By Anna Rose Welch, Director, Cell & Gene Collaborative
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This is the final installment of a three-part series showcasing Moderna’s regulatory experiences approving its mRNA vaccine. At the September 2022 mRNA Process Development and Manufacturing Summit, Moderna’s Global Director of Regulatory CMC Chris Kelly shared his experiences working with his colleagues around the clock to scale the company’s manufacturing process, supply chain, and regulatory filings globally. There were many unique aspects to Moderna’s experience that we likely won’t experience with our own products — namely the super-sonic speed at which development occurred for emergency approval. However, the details Kelly provided around the as-yet unclear regulatory pathway for mRNA vaccines and therapeutics shed some light on where we as an industry need to prepare our minds, set expectations, and future-proof our development for more mRNA-specific regulatory guidance. Each article in this series will be framed as an individual takeaway for the industry based off a specific aspect of Moderna’s regulatory story. For a quick “crash course” on the current state of the mRNA regulatory paradigm and to find takeaways #1 and #2, check out this previous post.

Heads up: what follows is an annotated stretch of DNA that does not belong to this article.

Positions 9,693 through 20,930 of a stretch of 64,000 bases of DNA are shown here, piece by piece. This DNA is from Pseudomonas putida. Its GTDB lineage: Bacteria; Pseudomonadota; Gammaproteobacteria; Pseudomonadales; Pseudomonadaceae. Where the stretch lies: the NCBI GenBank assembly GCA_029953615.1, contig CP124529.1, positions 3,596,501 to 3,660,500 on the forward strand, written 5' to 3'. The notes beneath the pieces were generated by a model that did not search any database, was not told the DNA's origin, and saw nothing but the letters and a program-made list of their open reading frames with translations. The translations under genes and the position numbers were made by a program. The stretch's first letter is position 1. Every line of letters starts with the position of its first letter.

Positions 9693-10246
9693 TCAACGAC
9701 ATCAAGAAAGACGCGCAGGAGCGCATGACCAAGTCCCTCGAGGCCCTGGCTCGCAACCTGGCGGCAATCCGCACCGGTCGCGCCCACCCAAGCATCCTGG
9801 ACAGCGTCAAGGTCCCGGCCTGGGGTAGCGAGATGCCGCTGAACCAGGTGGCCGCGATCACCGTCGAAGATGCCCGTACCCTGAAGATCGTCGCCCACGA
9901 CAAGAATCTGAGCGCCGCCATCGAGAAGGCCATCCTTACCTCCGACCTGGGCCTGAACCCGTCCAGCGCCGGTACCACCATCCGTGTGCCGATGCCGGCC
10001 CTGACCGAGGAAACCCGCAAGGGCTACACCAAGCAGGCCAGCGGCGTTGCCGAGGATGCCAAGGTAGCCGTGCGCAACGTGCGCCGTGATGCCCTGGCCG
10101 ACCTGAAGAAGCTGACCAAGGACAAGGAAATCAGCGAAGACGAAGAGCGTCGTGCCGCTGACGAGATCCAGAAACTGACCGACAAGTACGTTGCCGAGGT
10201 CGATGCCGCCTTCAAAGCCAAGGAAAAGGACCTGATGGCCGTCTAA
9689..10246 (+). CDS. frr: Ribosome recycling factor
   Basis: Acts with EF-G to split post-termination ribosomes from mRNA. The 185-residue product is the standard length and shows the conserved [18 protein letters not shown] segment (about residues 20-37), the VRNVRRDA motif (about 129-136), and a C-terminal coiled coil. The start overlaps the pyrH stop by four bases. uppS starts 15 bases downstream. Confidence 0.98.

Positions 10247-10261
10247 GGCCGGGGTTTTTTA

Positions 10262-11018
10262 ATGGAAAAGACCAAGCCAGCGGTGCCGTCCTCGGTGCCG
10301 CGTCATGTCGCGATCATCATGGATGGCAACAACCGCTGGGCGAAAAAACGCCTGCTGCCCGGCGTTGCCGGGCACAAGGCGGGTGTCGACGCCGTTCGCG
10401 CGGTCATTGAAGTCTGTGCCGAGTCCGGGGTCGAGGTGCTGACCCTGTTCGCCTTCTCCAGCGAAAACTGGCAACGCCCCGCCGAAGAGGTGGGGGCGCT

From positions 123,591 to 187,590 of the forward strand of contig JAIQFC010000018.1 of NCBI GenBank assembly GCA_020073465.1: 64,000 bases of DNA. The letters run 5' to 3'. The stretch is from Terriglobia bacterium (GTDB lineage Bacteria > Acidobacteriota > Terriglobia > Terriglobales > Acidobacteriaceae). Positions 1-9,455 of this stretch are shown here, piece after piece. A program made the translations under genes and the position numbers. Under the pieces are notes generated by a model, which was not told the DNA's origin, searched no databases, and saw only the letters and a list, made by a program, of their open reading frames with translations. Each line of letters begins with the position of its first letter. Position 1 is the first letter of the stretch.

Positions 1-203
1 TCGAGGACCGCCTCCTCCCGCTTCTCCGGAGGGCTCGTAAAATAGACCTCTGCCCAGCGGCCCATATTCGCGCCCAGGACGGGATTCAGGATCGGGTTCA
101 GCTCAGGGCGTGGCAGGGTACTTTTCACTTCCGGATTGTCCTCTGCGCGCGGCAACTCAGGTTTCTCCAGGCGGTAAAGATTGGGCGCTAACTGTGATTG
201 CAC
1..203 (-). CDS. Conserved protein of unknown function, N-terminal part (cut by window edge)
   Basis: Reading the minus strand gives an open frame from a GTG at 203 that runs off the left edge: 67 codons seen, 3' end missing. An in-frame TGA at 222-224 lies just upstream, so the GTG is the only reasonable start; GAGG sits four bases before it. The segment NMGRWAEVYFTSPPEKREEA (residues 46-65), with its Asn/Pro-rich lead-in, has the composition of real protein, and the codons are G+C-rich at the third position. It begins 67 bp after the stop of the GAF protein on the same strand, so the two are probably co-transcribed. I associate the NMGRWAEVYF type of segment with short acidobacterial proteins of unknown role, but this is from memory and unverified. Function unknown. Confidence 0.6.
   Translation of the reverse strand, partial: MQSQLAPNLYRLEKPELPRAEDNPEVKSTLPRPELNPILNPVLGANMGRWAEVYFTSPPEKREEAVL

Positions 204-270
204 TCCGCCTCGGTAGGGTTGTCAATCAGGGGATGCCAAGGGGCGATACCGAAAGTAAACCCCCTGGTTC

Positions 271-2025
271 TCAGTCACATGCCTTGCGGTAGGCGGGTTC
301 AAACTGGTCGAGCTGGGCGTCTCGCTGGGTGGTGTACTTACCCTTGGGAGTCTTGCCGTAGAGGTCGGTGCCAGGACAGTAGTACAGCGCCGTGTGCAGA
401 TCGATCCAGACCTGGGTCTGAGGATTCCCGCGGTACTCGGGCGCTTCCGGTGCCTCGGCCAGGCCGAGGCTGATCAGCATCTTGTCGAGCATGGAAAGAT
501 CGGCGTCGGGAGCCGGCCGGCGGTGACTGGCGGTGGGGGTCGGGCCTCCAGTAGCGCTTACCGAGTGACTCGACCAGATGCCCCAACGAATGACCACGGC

Takeaway #3: Prepare for supply chain “growing pains” beyond scale & availability
In the ATMP space today, we cannot attend conferences, listen to webinars, or read articles about manufacturing (including this one) without hearing how critical it is to begin with the end in mind. In other words, we must always be thinking about what industrialization of our processes will look like and what it will take to get there. But we tend to limit our definition of a commercial manufacturing process to scale alone.
One of the most important reminders I took away from Moderna’s experiences ushering its mRNA vaccine onto the global market is that a commercial manufacturing process must also be accompanied by (or rather incorporate/comprise) a commercially ready supply chain. Though sufficient physical volumes of each raw material and a redundant supplier network are necessities, physical scale is not the only “CQA” for which we must account when commercializing our supply chain. We must also be prepared to confront a few of the less “sexy” but still significant aspects of future-proofing the mRNA supply chain for the commercial market. Particularly, we will need to achieve more consistent raw material specifications and strive for more standardized regulatory documentation across vendors (i.e., COAs). In some cases, we may also have to advocate for greater consistency in how regulators define/classify certain raw materials and excipients.